Finanzas de Chavez

Por Venezuela Real - 27 de Mayo, 2006, 20:23, Categoría: Prensa Internacional

Andy Webb-Vidal in Caracas
Financial Times
07 de abril de 2006

Venezuela is diverting almost $20bn from its oil bonanza into an opaque fund over which President Hugo Chávez has discretionary powers to spend as he sees fit on development and politica causes at home and abroad. The huge international slush fun is being created ahead of elections in December, when Mr Chávez expects to be re-elected, and as he seeks to extend his influence across Latin America.

Mr Chávez, who has
governed the world‚s fifth-largest oil exporter for seven years, often sees himself as the standard-bearer of left wing opponents of Washington´s imperialis policies. However, his discretionary spending purse would appear to be dozens of times larger than that available to President George W. Bush under the White House appropriation rules, which has congressional oversight. In recent days Venezuela‚s central bank has begun transferring $4.2bn (3.4bn, £2.4bn) from foreign reserves to a special fund called Fonden, which will have accumulated about $12.5bn by May.

government estimates that Fonden will have $17.5bn by the end of 2006 equivalent to about 40 per cent of this years official budget of $46bn. An additionalfund called Fondespa already has about $2bn.  Fonden was created last year under a law that obliges the central bank to divert excess  reserves into the fund, with an initial deposit of $6bn last July. Since then about $100m per week has been transferred to Fonden from Petróleos de Venezuela, or Pdvsa, the state-owned oil company. Analysts allege that the fund is technically illegal, because the constitution prohibits extra-budgetary spending. Money from Fonden is quasi-fiscal expenditure but it is enormous and how it is spent is completely discretional, said Orlando Ochoa, an independent economist in Caracas. Only Chávez decides how the money is spent.  Domingo Maza Zavala, a central bank director, said last month that Fonden funds should be used to pay off foreign debt. Analysts doubt that will happen. The government could use more of the Fonden to reduce external debt but there are indications that Fonden is geared to other priorities, said investment bank JP Morgan in a research note last week. Economists also warn that Fonden expenditure will lead to an increase in monetary liquidity, feeding into higher inflation.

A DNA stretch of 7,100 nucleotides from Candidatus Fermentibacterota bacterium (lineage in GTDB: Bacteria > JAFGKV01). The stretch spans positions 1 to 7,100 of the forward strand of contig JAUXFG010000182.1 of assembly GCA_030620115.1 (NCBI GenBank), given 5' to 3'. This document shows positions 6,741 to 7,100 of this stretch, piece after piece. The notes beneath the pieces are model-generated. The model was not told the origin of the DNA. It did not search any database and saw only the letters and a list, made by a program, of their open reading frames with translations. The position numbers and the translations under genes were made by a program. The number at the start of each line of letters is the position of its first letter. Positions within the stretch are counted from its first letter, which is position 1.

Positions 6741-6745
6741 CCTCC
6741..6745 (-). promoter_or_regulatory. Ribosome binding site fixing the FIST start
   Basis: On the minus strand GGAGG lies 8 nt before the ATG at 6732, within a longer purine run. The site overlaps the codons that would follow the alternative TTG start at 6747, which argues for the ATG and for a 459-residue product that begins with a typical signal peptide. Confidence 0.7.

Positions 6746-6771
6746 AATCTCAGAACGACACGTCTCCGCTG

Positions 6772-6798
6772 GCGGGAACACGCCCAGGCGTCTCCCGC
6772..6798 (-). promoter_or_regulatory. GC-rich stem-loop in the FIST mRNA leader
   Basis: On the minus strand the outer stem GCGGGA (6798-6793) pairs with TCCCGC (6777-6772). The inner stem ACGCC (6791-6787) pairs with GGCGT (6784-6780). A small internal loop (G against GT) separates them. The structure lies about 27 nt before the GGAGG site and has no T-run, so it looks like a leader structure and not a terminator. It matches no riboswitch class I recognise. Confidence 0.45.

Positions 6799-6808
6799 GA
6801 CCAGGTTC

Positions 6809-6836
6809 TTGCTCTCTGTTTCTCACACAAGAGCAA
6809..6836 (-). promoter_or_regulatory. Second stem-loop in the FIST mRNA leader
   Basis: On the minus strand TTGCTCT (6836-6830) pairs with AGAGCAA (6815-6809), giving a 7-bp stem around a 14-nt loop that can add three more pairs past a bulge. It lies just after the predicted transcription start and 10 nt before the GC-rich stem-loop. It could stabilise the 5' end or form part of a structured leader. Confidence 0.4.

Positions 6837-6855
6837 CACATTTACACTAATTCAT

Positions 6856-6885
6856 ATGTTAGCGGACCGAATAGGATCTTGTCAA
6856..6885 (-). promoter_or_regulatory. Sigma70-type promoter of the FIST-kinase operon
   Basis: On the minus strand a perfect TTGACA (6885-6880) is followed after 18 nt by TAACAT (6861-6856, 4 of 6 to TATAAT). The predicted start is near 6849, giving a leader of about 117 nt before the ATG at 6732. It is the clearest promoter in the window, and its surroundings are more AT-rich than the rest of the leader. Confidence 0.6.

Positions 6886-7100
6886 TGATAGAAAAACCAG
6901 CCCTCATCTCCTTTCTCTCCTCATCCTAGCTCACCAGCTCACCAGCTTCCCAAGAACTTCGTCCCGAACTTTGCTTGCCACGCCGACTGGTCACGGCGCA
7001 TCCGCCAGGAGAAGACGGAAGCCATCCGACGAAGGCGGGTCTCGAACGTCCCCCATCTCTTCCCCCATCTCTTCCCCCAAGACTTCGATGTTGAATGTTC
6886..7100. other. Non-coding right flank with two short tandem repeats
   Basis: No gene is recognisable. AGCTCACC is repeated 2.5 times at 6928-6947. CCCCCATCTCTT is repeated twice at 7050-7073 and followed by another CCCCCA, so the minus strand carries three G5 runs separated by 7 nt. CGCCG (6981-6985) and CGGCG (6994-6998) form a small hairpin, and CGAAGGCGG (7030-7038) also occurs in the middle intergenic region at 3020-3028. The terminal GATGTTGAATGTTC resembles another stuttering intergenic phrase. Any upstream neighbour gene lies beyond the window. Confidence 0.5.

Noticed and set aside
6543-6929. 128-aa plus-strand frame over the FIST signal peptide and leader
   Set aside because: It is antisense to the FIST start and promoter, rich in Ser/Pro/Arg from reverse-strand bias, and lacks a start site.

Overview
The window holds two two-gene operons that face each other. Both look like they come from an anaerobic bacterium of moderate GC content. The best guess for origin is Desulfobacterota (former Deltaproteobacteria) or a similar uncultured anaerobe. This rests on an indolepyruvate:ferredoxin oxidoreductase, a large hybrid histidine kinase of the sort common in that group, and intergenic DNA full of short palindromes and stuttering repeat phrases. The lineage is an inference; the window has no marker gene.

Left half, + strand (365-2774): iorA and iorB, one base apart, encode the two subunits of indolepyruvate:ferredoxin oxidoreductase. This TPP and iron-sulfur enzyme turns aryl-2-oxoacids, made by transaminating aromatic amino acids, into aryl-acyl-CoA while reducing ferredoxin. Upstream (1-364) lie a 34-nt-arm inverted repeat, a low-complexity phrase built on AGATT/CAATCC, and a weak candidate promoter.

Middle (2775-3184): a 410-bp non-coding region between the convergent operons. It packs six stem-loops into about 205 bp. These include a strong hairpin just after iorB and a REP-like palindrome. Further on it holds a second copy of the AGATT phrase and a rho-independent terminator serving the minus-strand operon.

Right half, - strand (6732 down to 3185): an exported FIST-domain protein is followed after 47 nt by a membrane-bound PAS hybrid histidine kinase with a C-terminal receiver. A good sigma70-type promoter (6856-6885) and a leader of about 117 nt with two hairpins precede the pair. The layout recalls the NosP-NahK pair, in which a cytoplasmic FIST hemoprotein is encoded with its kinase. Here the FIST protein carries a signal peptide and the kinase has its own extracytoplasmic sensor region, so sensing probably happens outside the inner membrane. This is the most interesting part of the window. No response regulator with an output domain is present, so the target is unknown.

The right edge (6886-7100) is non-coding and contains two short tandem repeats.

Fonden is being managed by the Banco del Tesoro, a
state-owned bank created last year and run by Rodolfo Marco Torres, an army officer who participated in Mr Chávez´s 1992 military coup attempt. Mr Marco did not return calls seeking comment. According to a recent finance ministry presentation, Fonden‚s current balance, about $9bn, is held at HSBC, the UK-based bank.

Opaque financial management of Fonden is adding to
doubts over the transparency of Venezuela‚s public finances. Some of the money in Fonden is believed to have been spent, possibly on sophisticated operations, such as the purchase of more than $2bn in Argentine sovereign bonds, as well as on more rudimentary tasks.
Venezuela regularly signs oil and project-financing
deals with political groupings or governments in the region. This week it signed a deal with leftwing mayors in El Salvador to provide cheap oil to the poor. But there have also been persistent rumours of cash being given in used dollar bills to left-leaning political candidates in elections.

President Evo Morales of Bolivia has denied receiving
financing from Mr Chávez before his election last December, as has Ollanta Humala, the radical nationalist candidate running in Peru‚ selections on Sunday.

Andy Webb-Vidal in Caracas
Financial Times
07 de abril de 2006

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